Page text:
What I Know About Style

Annalisa Collard of Annalisa Maria Millinery

Annalisa Maria Millinery

March
27

Millinery designer Annalisa Collard on constantly doodling inspiration, theatrical fashion, dressing for yourself and creating a dim sum hat

How did you get bitten by the millinery bug, and how did you learn the practical skills of the trade?

It’s so cliched, but I can trace the idea of making my own hats back to the Sex & The City movie! I really liked a hat Miranda was wearing when they join Carrie on her failed honeymoon but could find nothing like it at all in the shops. At that point I thought, “Fine, I’ll just make one!” and managed to find some open source instructional guides online.

After a year or so of putting together fascinators I realised I would have to train properly to make progress and I enrolled in a millinery course at Kensington and Chelsea College, where I learned traditional techniques for hat making.

How do you fit millinery around your work?

I maintain my millinery business outside of my full time job. My main job is quite technical, so creating hats allows me to indulge my more creative side. It’s fun; it relaxes me after a long day in the office to work with my hands and I have the satisfaction of seeing the final product come together.

What inspires you with each season’s hats?

When I was just beginning I used to try to theme my designs in line with catwalk trends, thinking that was the thing to do, but I soon realised how restrictive that was.

Now I just constantly doodle ideas whenever something catches my eye—be it a beautifully styled perfume advert or a museum exhibition. Half of the sketches end up in the bin but I collect the ones I like, I re-draw and re-draw and end up with a collection that I’m ready to start working on.

What is the hat-making design and creation process like? How do you stay motivated?

I’ve never been able to stick very strictly to the designs I put down on paper. The design process for me continues through making the hats. When I start to build the design in 3D, I inevitably understand the materials better and the shapes change from what I envisaged in my mind.

Any secret tips for west London life?

The word ‘secret’ reminds me of just one thing: The Detective Agency in Earls Court. I won’t give too much away, simply make an appointment and arrive on time with your friends…

Where are your favourite places to eat in west London?

My absolute favourite restaurant is right by my office: The Gate in Hammersmith. It’s a vegetarian restaurant but no one should make assumptions about the food served—it’s exquisite! If I could eat like that every day I wouldn’t need to touch meat again.

What’s your favourite chill-out film to relax to?

I’m a sucker for My Big Fat Greek Wedding, the characters remind me so much of my own family! It’s the perfect Sunday film for me.

Describe your personal style:

Hmmm… my style is pretty relaxed, I like quite loose, draped dresses. I definitely choose dresses over trousers any day and I love bright colours. You will usually see me wrapped up in a chunky scarf as well, which I’ll trade for a statement necklace in summertime.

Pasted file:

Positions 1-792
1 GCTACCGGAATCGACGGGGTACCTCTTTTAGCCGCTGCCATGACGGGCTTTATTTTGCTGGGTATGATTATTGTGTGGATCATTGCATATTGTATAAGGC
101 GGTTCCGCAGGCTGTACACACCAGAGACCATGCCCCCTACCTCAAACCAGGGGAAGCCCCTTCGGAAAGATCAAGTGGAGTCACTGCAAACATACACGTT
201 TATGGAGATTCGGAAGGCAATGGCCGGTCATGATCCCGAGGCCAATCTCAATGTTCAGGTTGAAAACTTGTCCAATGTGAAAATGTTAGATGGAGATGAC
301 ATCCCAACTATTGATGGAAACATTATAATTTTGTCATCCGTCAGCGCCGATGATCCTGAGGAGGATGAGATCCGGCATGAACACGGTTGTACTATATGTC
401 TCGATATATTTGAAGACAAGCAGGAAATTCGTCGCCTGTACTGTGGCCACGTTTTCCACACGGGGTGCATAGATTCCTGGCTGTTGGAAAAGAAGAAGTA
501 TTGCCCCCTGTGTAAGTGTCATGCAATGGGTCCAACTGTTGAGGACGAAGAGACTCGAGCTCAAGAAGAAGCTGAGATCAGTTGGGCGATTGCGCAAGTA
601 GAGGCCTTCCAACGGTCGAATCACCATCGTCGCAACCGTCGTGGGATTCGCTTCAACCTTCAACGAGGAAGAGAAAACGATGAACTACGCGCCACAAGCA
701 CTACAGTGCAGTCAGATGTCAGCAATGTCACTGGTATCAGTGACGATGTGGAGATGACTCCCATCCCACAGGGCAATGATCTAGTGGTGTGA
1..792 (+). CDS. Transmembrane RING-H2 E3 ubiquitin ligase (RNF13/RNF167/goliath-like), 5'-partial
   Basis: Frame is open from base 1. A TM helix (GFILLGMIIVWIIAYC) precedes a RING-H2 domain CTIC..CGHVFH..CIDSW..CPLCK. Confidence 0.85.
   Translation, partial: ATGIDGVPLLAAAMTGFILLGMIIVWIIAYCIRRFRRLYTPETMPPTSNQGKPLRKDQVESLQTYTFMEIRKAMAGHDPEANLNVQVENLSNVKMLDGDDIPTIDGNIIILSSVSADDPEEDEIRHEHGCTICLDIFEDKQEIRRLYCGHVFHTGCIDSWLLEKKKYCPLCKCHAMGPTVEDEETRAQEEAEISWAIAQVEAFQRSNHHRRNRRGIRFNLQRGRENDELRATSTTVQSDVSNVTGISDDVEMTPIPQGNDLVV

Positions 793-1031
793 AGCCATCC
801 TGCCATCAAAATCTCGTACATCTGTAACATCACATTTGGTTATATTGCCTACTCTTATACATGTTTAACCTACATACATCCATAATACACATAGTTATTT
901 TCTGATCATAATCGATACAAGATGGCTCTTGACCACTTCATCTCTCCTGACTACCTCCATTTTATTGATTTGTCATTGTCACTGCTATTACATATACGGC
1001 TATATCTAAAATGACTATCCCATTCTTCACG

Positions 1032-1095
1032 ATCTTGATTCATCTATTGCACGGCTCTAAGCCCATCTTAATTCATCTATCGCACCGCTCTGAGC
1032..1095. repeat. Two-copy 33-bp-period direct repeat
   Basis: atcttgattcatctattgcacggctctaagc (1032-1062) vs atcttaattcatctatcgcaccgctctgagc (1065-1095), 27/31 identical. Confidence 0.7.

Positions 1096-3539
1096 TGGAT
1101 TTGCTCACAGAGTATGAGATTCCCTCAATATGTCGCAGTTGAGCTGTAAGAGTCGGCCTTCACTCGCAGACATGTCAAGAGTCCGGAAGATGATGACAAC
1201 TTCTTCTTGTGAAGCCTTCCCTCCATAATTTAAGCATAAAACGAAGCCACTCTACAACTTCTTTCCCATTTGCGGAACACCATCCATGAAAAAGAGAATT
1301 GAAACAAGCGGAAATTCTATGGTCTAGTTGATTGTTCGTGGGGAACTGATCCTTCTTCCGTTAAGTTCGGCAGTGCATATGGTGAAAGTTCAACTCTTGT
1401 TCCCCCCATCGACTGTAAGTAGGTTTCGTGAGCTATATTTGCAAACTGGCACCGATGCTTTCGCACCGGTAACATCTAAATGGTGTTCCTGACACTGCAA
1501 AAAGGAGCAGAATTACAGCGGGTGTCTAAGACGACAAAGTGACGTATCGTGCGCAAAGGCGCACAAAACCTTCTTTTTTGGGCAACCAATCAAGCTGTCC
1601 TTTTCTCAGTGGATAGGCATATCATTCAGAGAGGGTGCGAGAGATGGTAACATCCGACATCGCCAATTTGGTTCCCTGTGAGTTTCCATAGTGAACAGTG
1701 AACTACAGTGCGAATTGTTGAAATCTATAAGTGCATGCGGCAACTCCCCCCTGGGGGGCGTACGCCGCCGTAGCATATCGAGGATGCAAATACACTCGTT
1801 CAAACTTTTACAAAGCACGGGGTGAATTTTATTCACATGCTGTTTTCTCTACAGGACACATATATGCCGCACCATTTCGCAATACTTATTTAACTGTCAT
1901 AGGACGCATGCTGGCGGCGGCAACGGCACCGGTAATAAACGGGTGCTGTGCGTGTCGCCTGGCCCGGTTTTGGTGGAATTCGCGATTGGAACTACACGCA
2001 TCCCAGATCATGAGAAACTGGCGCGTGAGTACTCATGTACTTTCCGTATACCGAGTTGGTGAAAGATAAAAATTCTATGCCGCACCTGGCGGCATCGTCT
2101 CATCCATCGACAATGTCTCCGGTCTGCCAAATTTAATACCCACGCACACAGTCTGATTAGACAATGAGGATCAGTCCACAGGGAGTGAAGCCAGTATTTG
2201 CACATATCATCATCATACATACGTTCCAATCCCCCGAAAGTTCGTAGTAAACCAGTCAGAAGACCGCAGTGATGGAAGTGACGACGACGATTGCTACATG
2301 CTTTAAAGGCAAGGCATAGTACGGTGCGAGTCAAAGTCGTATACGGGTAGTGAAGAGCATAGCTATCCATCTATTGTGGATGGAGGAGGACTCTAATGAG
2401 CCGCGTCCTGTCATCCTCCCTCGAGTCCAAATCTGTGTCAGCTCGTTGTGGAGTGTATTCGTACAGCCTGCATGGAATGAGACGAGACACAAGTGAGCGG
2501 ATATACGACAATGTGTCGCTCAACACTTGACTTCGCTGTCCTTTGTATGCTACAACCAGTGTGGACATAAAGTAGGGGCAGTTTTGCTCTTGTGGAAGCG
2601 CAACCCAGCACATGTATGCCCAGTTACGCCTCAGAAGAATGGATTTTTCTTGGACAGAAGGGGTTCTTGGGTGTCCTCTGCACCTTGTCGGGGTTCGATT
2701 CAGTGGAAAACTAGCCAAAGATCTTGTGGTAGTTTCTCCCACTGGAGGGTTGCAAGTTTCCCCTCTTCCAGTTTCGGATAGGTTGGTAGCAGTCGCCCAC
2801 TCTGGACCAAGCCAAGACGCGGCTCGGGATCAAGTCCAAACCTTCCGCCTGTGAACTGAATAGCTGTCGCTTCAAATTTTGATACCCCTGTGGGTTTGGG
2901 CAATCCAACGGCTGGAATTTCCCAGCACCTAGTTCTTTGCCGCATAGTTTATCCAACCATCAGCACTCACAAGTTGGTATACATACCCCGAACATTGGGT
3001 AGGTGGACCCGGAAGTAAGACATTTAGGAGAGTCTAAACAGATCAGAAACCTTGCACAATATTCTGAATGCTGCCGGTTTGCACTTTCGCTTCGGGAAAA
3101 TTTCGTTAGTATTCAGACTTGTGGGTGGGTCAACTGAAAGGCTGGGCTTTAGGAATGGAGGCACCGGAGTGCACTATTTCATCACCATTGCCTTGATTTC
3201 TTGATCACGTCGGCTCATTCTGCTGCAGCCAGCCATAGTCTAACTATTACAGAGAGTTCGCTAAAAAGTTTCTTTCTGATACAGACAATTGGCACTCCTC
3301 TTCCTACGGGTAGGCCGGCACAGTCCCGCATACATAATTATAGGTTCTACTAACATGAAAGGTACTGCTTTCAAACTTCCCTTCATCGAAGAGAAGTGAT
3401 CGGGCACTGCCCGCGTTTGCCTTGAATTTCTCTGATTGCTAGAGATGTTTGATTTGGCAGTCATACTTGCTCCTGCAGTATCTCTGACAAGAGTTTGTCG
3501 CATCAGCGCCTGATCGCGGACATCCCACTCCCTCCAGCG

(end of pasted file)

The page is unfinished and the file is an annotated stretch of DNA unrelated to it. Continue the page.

Who are your favourite designers/brands?

Philip Treacy and Piers Atkinson are a big inspiration to me with their millinery. Fashion-wise I love theatrical designers like Alexander McQueen and Vivienne Westwood. I very much appreciate the artistry and structured shapes.

One piece of fashion you can’t live without?

I live in sweater dresses and tunic dresses; leggings coming back into fashion was one of the best things to ever happen to my wardrobe!

What fashion philosophy do you live by?

Dress for yourself. Fashion is so much fun; I love clothes and I love make up but it’s there for you to enjoy, not to stress over.

What would your perfect day out in London be?

I’d have to start with a wander around the V&A. It’s always been my favourite of the London museums and on the weekend they do free guided tours where they pick out three or four exhibits to show you—each time I’ve been they have talked about different pieces and I love learning the secret histories of artifacts that I’ve walked past so many times.

I think next I would find my way to Hyde Park to look for an ice-cream van and stake out a place for people-watching. For dinner I’d definitely head to Chinatown to get soup dumplings at Dumplings’ Legend (yes, that is where they put the apostrophe!). I’d finish up with my friends in Bourne and Hollingsworth drinking delicious cocktails.

What is your theme for this season’s hats, and why?

This collection I have nicknamed my Brighton Pier collection: inspired by deck chairs, sunshine and Mr Whippies.

It’s also a tribute to a friend of mine, textiles designer Tara Sharpe. She created some amazing graphic prints, which I have used for several hats in the collection. I definitely have plans to do more with her designs over the summer so watch this space!

What is the most unusual commission you’ve ever had?

A friend once asked me to make a dim sum hat for his girlfriend. I wasn’t quite sure what to do, so in the end settled for the hat body as a platter and laid out felt dim sum on top of it. If you’re curious you can visit my facebook page to see a photo.

www.annalisamaria.com

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